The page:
When the Denver Nuggets acquired JaVale McGee in a trade that sent veteran big man Nene to Washington it was a chance for the Nuggets to give the 7-foot center a trial period before they decide to offer him a long-term contract this summer.
McGee has a lot of attributes that make him an ideal keeper. He just turned 24, has a 7-6 wingspan and is one of the most athletic big man in the NBA. That alone is a big reason for the young big man to get a multi-year deal. In the right state of mind, McGee is an imposing force on the defensive side of the ball and in his short time in Denver it is apparent that he has an ability to be a game-changer on defense. He is second in the NBA in blocked shots, averaging 2.38 blocks a contest and during his seven games with the Nuggets he has blocked 19 shots.
Offensively, the main shot in his arsenal is a hook shot that still needs to be polished. He also has shown that he can score on pick and rolls, fast break, alley-oops and by attacking the offensive glass.
However, for all of his positive attributes there are numerous questions about his basketball IQ and decision-making. Defensively, he still gets lost in pick and rolls and is slow on rotations. He also picks up untimely goaltending calls and has been hampered by foul trouble during his young career.
McGee, who is a restricted free agent, will be one of the top free agents this offseason and the Nuggets must decide how much they are willing to offer the former Nevada star. Before the trade, there were talks that McGee was seeking a contract starting at around $14 million which seems a little pricey for a center who still struggles with in-game decisions.
Players that have McGee’s size and ability are destined to be paid. In fact, a number of big man that have had a comparable season collected on contracts of nearly $10 million a year. However, the outcome hasn’t been positive.
- Samuel Dalembert, Philadelphia 76ers - $65 million for 6 years (2005)
- Andris Biedrins, Golden State Warriors – $63 million for 6 years (2008)
- DeAndre Jordan, Los Angeles Clippers – $42.7 million for 4 years (2011)
- Brendan Haywood, Dallas Mavericks – $55 million for 6 years (2010)
- Anderson Varejao, Cleveland Cavaliers – $50 million for 6 years (2009)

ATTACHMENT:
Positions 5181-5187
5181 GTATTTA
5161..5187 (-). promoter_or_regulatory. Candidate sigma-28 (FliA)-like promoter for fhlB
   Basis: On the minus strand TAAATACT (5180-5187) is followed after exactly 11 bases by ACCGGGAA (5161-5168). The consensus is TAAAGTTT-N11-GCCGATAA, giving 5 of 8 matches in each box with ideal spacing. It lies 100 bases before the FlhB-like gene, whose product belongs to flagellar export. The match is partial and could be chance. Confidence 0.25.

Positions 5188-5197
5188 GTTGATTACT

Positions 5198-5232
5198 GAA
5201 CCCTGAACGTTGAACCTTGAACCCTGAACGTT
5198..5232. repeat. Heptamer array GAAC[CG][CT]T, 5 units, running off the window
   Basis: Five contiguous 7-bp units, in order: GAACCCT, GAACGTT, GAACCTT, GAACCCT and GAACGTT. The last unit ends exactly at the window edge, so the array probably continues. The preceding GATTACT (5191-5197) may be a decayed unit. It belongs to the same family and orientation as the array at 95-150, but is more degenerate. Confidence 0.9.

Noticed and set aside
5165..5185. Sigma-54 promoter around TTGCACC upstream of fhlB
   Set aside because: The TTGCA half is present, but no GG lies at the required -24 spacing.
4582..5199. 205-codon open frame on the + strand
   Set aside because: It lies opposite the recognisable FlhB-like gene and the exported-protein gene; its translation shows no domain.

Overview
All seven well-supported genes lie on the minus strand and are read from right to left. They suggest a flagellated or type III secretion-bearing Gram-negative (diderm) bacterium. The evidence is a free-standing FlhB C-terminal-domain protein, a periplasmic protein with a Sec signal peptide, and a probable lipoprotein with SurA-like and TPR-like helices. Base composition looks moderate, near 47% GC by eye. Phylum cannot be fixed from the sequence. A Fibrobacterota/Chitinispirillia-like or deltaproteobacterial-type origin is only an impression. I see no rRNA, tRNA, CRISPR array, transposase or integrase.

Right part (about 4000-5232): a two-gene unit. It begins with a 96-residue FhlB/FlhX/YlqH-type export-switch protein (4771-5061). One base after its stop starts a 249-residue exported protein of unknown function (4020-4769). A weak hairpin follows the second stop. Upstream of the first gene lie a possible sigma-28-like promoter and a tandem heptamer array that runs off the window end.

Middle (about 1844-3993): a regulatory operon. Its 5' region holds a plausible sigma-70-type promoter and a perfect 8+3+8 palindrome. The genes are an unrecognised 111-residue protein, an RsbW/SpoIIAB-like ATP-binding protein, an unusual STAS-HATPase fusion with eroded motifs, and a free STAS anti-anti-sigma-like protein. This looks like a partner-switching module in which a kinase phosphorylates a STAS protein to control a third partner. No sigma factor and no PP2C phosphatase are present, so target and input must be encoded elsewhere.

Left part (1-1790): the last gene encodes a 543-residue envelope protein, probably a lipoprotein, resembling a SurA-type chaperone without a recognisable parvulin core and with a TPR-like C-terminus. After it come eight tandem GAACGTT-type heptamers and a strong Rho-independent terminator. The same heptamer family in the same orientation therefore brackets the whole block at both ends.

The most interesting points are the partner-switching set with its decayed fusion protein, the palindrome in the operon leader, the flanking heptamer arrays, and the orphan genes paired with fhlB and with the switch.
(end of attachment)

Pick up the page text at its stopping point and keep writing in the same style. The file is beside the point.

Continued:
Dalembert, who was 24 at the time, signed a contract extension with the 76ers despite only averaging 8.2 points, 7.5 rebounds and 1.7 blocks. His best season was three years later when he averaged a double-double (10.5 points and 10.3 rebounds).
At the youthful age of 22, Biedrins nearly averaged a double-double (10.5 points and 9.8 rebounds) for the Warriors and Golden State decided to lock up the 7-foot-1 center for the next six years. Biedrins had one good season (11.9 points and 11.2 rebounds in 2007-08) and since then has struggled with his confidence. Now at only 26 years old, Biedrins may be the most expensive benchwarmer in the League. He is averaging 1.8 points this season and will be making $9 million a season for the next three years.
The Clippers wanted to keep their frontcourt intact this summer and overpaid Jordan, who had a modest season in 2011 after averaging 7.1 points, 7.2 rebounds and 1.8 blocks. The 23-year-old is getting paid just over $10 million and is averaging 7.6 points, 8.4 rebounds and 2.1 blocks.
Four days before the Mavericks traded for Tyson Chandler in 2010, they re-signed Brendan Haywood to a massive contract in hopes he’d solidify Dallas’ void in the middle. This season, Haywood is averaging 5.6 points, 6.6 rebounds and 1 block a contest and is making $7 million this season.
McGee potential could be another Dikembe Mutombo and may be a force in the middle, but it doesn’t warrant the big man getting a deal worth $10 million a year this summer- at least not with the Nuggets. Another squad may be willing to take a chance on McGee, but it might be smart for Denver to balk on the big man – at least at $10 million a year.
Topics: Anderson Varejao, Andris Biedrins, Brendan Haywood, Cleveland Cavaliers, Dallas Mavericks, DeAndre Jordan, Denver Nuggets, Golden State Warriors, JaVale McGee, Los Angeles Clippers, Nene, Philadelphia 76ers, Samuel Dalembert, Tyson Chandler